- Project plans
- Project activities
- Legislation and standards
- Industry context
Last edited 14 Jan 2019
In classical architecture, the term ‘arcade’ refers to a series of arches supported by columns or other vertical elements such as piers. This can be used to form a passageway between arches and a solid wall, or a covered walkway providing access to commercial buildings or markets. Arcades are structurally very strong, and so can carry large loads and stretch for large distances.
Arcades were first developed by the Romans, who took inspiration from ancient aqueduct designs. They used arcades to construct large wall structures; the most famous example being the Colosseum in Rome which has 80 arcaded openings on its first three storeys.
Roman arcades came to be distinguished by the use of pilasters that were attached to piers carrying an entablature. The form developed to become arches resting on the capitals of a row of columns. This style was also adopted during the Gothic period as a decorative element used to divide a church’s nave wall into three horizontal parts.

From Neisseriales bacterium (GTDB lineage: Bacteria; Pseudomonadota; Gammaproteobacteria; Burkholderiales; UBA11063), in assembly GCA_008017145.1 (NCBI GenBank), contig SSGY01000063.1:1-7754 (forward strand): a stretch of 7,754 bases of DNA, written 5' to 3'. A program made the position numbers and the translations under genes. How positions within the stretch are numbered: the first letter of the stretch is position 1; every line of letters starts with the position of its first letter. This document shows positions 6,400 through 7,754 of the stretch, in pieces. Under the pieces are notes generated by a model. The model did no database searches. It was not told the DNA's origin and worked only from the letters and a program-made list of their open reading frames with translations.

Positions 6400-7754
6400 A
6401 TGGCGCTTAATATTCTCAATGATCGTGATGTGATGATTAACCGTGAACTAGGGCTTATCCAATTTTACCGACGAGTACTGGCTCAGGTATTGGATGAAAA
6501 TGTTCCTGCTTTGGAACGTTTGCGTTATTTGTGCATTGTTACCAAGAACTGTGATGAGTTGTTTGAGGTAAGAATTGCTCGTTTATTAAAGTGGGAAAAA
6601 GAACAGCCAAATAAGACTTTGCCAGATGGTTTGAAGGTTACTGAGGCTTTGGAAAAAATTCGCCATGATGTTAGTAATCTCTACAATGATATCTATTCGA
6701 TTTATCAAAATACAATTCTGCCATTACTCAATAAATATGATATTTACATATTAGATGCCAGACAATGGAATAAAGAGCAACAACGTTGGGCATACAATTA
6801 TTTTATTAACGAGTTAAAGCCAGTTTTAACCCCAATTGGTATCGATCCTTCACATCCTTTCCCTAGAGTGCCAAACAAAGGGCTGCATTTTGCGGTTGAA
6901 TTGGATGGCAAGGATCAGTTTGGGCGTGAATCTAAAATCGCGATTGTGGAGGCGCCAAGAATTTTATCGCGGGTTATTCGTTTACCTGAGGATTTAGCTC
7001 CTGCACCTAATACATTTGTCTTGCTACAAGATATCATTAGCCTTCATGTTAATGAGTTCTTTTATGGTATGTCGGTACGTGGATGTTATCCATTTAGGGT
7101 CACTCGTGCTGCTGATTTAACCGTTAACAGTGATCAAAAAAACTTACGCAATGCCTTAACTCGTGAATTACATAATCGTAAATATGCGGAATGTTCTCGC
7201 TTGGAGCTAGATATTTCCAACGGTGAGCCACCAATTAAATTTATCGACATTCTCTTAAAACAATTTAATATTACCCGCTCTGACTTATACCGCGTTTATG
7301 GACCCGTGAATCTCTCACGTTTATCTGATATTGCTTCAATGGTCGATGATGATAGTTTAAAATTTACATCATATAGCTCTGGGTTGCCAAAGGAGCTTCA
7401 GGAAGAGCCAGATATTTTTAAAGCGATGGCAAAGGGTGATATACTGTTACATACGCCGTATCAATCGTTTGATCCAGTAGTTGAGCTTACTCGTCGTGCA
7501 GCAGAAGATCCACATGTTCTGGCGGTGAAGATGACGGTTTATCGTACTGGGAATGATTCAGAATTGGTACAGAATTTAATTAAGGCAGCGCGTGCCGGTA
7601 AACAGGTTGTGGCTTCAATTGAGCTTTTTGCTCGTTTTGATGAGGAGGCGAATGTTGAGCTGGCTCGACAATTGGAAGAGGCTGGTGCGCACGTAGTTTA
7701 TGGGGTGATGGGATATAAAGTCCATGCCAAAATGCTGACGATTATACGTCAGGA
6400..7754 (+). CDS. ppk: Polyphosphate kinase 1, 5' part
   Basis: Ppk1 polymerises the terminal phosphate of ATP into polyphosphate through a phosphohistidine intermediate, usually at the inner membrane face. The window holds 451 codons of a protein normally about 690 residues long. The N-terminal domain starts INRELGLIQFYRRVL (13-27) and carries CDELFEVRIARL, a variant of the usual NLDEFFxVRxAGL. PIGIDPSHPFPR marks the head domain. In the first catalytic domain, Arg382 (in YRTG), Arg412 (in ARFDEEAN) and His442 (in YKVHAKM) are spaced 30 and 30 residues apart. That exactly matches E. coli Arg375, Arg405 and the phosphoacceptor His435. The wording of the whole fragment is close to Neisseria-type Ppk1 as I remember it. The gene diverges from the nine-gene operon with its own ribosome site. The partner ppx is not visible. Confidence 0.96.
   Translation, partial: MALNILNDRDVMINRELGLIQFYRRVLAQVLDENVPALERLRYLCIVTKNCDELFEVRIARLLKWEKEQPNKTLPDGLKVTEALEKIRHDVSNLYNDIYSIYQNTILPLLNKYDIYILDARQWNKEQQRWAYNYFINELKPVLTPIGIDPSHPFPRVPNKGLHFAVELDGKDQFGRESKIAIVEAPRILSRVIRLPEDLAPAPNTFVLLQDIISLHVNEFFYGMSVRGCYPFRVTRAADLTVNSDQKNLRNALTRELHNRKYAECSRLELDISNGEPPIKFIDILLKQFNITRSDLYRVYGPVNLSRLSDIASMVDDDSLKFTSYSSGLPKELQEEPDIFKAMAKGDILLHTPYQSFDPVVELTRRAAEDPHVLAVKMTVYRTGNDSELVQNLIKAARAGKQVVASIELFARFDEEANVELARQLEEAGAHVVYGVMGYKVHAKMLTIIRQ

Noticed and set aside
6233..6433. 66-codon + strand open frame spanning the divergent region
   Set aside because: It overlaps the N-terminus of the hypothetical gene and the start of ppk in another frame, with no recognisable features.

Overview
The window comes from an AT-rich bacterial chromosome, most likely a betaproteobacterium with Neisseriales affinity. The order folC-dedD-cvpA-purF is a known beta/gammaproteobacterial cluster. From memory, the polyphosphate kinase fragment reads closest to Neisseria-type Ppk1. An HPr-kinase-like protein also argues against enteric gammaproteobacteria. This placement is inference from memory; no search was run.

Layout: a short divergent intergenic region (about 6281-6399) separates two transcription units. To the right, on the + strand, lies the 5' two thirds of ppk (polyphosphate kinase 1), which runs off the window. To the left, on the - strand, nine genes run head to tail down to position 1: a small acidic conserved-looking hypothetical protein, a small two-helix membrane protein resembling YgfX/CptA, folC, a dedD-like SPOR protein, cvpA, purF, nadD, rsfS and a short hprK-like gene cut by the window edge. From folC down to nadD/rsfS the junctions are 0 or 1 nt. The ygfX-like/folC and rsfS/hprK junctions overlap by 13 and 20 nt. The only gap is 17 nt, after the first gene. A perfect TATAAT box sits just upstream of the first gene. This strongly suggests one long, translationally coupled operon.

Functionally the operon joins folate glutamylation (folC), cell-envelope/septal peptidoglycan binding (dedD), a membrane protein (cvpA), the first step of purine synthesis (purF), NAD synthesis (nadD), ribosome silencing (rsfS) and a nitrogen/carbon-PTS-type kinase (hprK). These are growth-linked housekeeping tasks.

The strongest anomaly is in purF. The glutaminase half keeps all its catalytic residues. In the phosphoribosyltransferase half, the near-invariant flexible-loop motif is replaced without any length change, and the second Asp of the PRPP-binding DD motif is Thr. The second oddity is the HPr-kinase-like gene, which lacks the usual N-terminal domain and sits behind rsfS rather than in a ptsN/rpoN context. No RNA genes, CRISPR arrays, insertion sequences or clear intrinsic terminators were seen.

Find out more
 Related articles on Designing Buildings Wiki
- Barrel vault.
- Blind arcade.
- Classical orders in architecture.
- Difference between pillars and columns.
- Elements of classical columns.
- Flying buttress.
- Roman Colosseum.
Featured articles and news
Eight forms of resource optimisation.
CIOB responds to Chancellor Sunak's announcement on jobs and the economy.
Revised guide to competition rules available.
Brick slip soffit systems and intricate brick features.
An innovative engineering approach could have had tragic consequence for NYC.
Some secrets behind how canals work.
Breaking down possible steps of pre-contract management.
ICE event includes comments from Welsh Government Minister Julie James.
How to write them and what they should include.
Designing Buildings Wiki becomes the world's first website to adopt the new knowledge standard.
Assessing the most beneficial design elements.
Exploring different types of vinyl flooring.